In a near-future Japan, a flu virus infects the dog population. The mayor of Megasaki City, Kobayashi, banishes all dogs to Trash Island, despite a scientist and political rival, Professor Watanabe, protesting that he is close to finding a cure. Megasaki City is emptied of all dogs.
Six months later, the Mayor’s 12-year-old ward, Atari, runs away from home, steals a plane and flies to Trash Island to find his dog, Spots. After a crashing his plane, he is rescued by a pack of five Alpha dogs: Rex, King, Duke, Boss, and Chief. They help Atari search for Spots. They find evidence that he may be on the outer reaches of the island. The Mayor sends dog catchers, robot dogs and an assortment of thugs to “rescue” his ward. Atari’s presence on the island threatens to interrupt the Mayor’s plan to destroy its canine population.
Filmmaker Wes Anderson is very much an acquired taste. His early films RUSHMORE (1998) and THE ROYAL TENENBAUMS (2001) established the finely-worked look and emotional detachment of much of Anderson’s storytelling. There is something painterly and distant about his movies. The audience is invited to enjoy the dazzling surface, but not necessarily get too involved with the goals and the plight of the characters. The majority of his projects have an attention to visuals and production design that invariably attract descriptors like “precise”, “twee” and “doll-like” depending on how much one loves or loathes the end result.
Somehow, some of the most overtly human and emotional moments can be found in Anderson’s films made with actual dolls, as in his animated features FANTASTIC MR. FOX and his new stop-motion offering ISLE OF DOGS. How can an animated puppet of a boy hugging a dog make an audience feel so much? The stop-motion techniques here are second-to-none. From the creation of believably alive canines and humans to minutely realised natural landscapes, this is a breathtakingly beautiful world; even the blighted and damaged places are artfully constructed. The script, which is mostly well-paced and tight, is beautifully voiced by Bryan Cranston, Koyu Rankin, Edward Norton, Bob Balaban, Bill Murray, Jeff Goldblum, Kunichi Nomura, Akira Takayama, Greta Gerwig, Frances McDormand, Akira Ito and Scarlett Johansson.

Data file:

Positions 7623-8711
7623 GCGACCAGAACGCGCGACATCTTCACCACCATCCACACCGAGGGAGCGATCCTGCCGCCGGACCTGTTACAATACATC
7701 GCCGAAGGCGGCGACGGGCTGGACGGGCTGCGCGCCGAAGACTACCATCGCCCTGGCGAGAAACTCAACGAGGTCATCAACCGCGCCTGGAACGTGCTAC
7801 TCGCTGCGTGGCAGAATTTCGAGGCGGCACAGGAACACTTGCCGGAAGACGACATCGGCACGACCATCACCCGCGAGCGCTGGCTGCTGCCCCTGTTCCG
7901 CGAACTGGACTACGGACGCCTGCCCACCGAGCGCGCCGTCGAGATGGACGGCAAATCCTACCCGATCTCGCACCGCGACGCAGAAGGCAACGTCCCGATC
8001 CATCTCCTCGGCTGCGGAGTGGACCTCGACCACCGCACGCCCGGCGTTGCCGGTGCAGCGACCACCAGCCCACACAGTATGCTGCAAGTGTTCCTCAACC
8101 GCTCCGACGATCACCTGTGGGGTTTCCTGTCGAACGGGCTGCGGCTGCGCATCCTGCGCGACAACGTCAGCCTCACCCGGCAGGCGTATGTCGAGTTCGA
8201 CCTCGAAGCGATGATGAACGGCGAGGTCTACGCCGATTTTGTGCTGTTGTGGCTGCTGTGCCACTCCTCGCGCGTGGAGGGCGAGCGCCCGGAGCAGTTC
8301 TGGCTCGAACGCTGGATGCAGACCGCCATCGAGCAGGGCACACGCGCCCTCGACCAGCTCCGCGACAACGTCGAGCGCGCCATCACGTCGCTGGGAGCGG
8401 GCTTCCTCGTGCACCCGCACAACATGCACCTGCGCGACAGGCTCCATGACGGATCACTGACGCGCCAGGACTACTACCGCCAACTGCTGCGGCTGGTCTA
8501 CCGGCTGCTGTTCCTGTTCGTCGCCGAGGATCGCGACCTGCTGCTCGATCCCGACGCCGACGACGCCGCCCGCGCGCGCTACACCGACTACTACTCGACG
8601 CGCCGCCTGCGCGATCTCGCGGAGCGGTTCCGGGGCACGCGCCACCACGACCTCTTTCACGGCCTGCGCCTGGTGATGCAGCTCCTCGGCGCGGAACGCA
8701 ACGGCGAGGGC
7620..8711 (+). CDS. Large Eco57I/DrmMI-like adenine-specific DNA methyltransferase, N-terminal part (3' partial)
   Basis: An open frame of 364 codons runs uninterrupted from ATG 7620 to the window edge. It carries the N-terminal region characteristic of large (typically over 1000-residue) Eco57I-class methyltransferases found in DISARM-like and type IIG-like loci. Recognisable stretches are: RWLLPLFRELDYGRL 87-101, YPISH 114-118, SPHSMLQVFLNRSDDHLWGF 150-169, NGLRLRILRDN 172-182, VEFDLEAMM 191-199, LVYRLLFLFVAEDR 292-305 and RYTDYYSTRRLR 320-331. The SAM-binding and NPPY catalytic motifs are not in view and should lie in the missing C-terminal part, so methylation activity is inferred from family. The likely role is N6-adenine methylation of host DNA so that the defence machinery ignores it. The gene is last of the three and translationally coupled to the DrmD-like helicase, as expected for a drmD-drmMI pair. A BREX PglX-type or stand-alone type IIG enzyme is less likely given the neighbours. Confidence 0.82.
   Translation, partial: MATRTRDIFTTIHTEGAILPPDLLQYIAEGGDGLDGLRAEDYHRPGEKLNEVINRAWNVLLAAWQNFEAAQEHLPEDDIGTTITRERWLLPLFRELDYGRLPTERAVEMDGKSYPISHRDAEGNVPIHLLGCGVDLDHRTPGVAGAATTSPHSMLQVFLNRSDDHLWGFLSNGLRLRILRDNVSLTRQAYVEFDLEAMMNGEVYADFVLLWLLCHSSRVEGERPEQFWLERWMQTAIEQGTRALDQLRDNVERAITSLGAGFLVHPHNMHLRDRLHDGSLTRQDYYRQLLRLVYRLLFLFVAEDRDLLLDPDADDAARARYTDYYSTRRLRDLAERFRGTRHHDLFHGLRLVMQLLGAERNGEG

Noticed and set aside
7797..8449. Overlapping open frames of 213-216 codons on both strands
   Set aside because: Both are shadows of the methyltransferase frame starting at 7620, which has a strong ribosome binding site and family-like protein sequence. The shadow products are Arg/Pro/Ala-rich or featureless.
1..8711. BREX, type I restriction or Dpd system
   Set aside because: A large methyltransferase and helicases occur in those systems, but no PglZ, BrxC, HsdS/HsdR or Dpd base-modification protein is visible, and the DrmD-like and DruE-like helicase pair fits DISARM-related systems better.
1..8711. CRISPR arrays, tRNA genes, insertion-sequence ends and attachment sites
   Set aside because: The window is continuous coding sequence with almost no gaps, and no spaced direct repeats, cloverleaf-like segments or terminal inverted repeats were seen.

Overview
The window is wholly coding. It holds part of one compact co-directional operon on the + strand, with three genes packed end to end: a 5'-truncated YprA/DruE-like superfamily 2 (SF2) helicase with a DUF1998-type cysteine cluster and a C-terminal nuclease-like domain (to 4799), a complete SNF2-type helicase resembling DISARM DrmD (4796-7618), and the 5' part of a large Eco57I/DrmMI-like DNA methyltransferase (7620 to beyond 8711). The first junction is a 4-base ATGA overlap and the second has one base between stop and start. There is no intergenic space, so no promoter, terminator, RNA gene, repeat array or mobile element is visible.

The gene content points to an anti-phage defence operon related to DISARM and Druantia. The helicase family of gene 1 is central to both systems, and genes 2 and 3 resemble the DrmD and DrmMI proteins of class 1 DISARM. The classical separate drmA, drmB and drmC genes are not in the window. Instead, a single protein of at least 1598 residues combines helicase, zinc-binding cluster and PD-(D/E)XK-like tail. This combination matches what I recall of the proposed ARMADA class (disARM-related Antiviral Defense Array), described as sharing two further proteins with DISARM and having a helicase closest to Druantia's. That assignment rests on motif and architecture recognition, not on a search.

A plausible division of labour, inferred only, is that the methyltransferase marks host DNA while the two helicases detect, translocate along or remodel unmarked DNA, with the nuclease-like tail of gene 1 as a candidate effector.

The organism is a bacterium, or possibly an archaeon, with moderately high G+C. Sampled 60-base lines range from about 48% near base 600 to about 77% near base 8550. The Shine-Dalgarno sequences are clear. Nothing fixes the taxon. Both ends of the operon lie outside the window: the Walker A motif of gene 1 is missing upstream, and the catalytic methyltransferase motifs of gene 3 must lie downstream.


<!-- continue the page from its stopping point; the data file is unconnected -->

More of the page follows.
A key strength of ISLE OF DOGS is the story involving the interaction of the dog characters with each other. There is something insightful and amusing seeing canine behaviour interpreted in human terms, as in an early scene where our Alpha dogs confront another pack over a potential meal. It’s a negotiated stand-off and then an all-in brawl that moves seamlessly from deadpan wit into Tex Avery slapstick without missing a beat.
The film’s mis-step, according to a number of commentators is in the area of cultural appropriation. This issue has numerous levels that I will not attempt to encapsulate here, because of my own heritage. I spent many years looking for Asian faces and voices in Australian and Hollywood product and I am still evolving my thoughts on this. So, I choose not to discuss this subject, that I care deeply about, here. I do know I enjoyed this movie. We connected.
It is the connection between dogs and people that is the film’s other key element. This age-old symbiotic relationship runs deep in various cultures. How we treat dogs—whom we say we love—says much about us. Or to put it another way, the movie reminds us that how we treat the least the powerful in society, tells us exactly who we are. ISLE OF DOGS is a touching, funny and visually stunning offering from Wes Anderson. 101 minutes. (9/10)